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Journal Articles The Astronomy and Astrophysics Review Year : 2012

Our astrochemical heritage

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1
Paola Caselli

Abstract

Our Sun and planetary system were born about 4.5 billion years ago. How did this happen, and what is the nature of our heritage from these early times? This review tries to address these questions from an astrochemical point of view. On the one hand, we have some crucial information from meteorites, comets and other small bodies of the Solar System. On the other hand, we have the results of studies on the formation process of Sun-like stars in our Galaxy. These results tell us that Sun-like stars form in dense regions of molecular clouds and that three major steps are involved before the planet-formation period. They are represented by the prestellar core, protostellar envelope and protoplanetary disk phases. Simultaneously with the evolution from one phase to the other, the chemical composition gains increasing complexity. In this review, we first present the information on the chemical composition of meteorites, comets and other small bodies of the Solar System, which is potentially linked to the first phases of the Solar System's formation. Then we describe the observed chemical composition in the prestellar core, protostellar envelope and protoplanetary-disk phases, including the processes that lead to them. Finally, we draw together pieces from the different objects and phases to understand whether and how much we inherited chemically from the time of the Sun's birth.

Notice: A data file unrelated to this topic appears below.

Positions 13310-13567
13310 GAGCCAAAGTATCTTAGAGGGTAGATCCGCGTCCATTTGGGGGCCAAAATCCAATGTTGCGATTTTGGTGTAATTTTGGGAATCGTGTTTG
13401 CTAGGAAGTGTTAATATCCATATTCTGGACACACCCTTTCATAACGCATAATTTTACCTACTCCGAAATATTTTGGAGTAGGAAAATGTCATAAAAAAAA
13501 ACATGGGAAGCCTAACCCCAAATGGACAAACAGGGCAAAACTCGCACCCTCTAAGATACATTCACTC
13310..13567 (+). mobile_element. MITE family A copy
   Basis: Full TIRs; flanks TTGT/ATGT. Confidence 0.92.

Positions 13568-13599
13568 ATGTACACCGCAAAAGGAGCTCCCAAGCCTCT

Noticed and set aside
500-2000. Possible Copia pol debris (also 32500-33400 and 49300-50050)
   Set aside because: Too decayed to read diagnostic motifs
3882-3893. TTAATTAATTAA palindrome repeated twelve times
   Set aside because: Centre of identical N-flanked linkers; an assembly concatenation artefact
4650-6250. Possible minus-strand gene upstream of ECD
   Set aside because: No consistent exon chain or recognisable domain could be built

Dates and versions

insu-03621707 , version 1 (28-03-2022)

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Paola Caselli, Cecilia Ceccarelli. Our astrochemical heritage. The Astronomy and Astrophysics Review, 2012, 20, ⟨10.1007/s00159-012-0056-x⟩. ⟨insu-03621707⟩
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